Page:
Energy self-sufficient electric yacht delivered

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Spirit Yachts says it has successfully delivered its new Spirit 44CR(e) to her Canadian owner. Based on the Spirit cruiser racer (CR) design, the company notes its 44CR(e) was commissioned for an eco-conscious customer who set the company a goal of “near total energy self-sufficiency”. The ‘e’ denotes the yacht’s electric drive system.

The 44ft (13.4m) sloop-rigged sailing yacht has a lightweight (65kg) Oceanvolt ServoProp15 sail drive, which is powered by 48V DC batteries (total capacity 30.4kWh, made up of 16 x 1.9kWh batteries). The electric drive system uses hydro generation via the electronically controlled pitch propeller to regenerate the batteries while sailing. Regeneration is boosted by solar panels on the mainsail and the aft deck.

Spirit Yachts managing director Nigel Stuart commented, “The original brief from the owner was for a yacht that would sail well in the light winds of British Columbia. The yacht also needed to deliver the lowest possible carbon footprint during its build and when operating, as well as having the flexibility to upgrade the systems when technology advances. Without a generator on board, the owner will need to be mindful of energy consumption, but with careful management of battery power there will be no sacrifice on any luxuries. The yacht has air-conditioning, heating and electric toilets, all of which make life on board very comfortable.”

Regeneration depends on sailing speed, but the company has calculated that 1.5kW of regeneration at 8kts of speed is feasible. Depending on the weather, solar panels on the deck and the mainsail can also regenerate a combined total of 1.47kW.

Two Solbian solar panels are integrated into the aft Lignia Yacht deck and support the drive system by recharging the batteries. The panels, which can be walked over, serve as the hatch covers for two large lazarettes below, one of which houses a tender with an electric motor.

To deliver on the brief of a yacht capable of performing well in especially light winds, Spirit Yachts fitted a taller mast and a larger mainsail than on a standard 44CR rig. It has also worked with OneSails GBR (East) to develop a solar solution for the yacht’s sail wardrobe. John Parker from OneSails GBR (East) explained, “We have collaborated with Solar Cloth System to integrate thin cell PV panels into the yacht’s 4T Forte main sail as a source of electrical generation.”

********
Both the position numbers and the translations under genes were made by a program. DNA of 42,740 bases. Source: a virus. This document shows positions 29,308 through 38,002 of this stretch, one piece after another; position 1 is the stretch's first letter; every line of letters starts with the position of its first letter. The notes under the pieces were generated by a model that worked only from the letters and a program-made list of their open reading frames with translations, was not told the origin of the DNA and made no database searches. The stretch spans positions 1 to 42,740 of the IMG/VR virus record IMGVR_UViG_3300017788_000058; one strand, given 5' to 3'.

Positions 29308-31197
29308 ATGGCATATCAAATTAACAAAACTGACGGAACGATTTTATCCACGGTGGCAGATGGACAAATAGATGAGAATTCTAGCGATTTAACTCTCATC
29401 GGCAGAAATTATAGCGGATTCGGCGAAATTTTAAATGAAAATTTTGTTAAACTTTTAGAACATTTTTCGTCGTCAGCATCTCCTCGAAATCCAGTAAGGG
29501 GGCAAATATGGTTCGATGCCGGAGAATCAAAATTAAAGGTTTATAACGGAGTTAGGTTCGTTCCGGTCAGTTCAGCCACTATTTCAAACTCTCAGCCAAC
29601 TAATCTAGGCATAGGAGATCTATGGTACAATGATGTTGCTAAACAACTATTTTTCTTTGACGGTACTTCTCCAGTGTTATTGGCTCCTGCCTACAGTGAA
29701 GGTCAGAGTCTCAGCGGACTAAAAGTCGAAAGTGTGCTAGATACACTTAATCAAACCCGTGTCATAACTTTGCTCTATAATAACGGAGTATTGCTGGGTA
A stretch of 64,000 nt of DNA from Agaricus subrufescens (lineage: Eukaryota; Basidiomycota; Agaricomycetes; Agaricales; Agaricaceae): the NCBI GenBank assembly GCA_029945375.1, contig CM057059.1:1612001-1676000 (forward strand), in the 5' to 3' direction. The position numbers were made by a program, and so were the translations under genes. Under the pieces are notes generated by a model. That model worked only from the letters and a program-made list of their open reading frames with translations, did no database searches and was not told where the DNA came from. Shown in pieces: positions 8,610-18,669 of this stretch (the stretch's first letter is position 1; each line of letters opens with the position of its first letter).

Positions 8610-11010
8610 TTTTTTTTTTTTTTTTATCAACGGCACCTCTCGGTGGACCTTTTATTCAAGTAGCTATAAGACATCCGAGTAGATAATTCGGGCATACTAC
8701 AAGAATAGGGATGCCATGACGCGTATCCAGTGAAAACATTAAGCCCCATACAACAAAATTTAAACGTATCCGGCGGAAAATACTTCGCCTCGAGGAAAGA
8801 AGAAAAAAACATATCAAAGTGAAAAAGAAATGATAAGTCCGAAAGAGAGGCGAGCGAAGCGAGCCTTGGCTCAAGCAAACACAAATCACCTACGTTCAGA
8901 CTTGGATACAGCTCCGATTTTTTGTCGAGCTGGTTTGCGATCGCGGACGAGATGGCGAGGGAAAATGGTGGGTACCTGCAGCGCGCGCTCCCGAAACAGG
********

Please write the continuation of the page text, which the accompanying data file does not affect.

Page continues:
French company Solar Cloth System developed the technology, which is officially called Powersails. “Due to the high modulus construction of the composite material,” Parker continued, “the impact of the PV panels will be minimal in terms of the sail’s characteristics and performance. The technology is cutting edge and to my knowledge it is first project of its kind in the UK.”

Spirit Yachts founder and chief designer Sean McMillan remarked, “One of the great joys with this particular yacht was the freedom afforded by the lack of a large diesel engine, which would normally need to sit on the centerline and take up a considerable amount of space. By having a much smaller electric drive system, the owner is able to have a twin aft cabin and a more spacious central living area for living aboard and entertaining.”

The owner of the Spirit 44CR(e), christened Avvento, is Vincent Argiro, a retired technology entrepreneur living, sailing, racing and exploring in British Columbia. Commenting on the yacht he said, “Avvento is meant to be a defining prototype of an energy self-sufficient and sustainably built sailing vessel; a living laboratory and research platform for proving out all the technologies and practices that make eco-sailing attractive to many others. She will soon be live on the internet for all to study her ‘energy metabolism’ wherever in the world she is!” He also plans to launch a website, which will track the yacht’s energy usage and regeneration.

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Lawrence has been covering engineering subjects – with a focus on motorsport technology – since 2007 and has edited and contributed to a variety of international titles. Currently, he is responsible for content across UKI Media & Events' portfolio of websites while also writing for the company's print titles.

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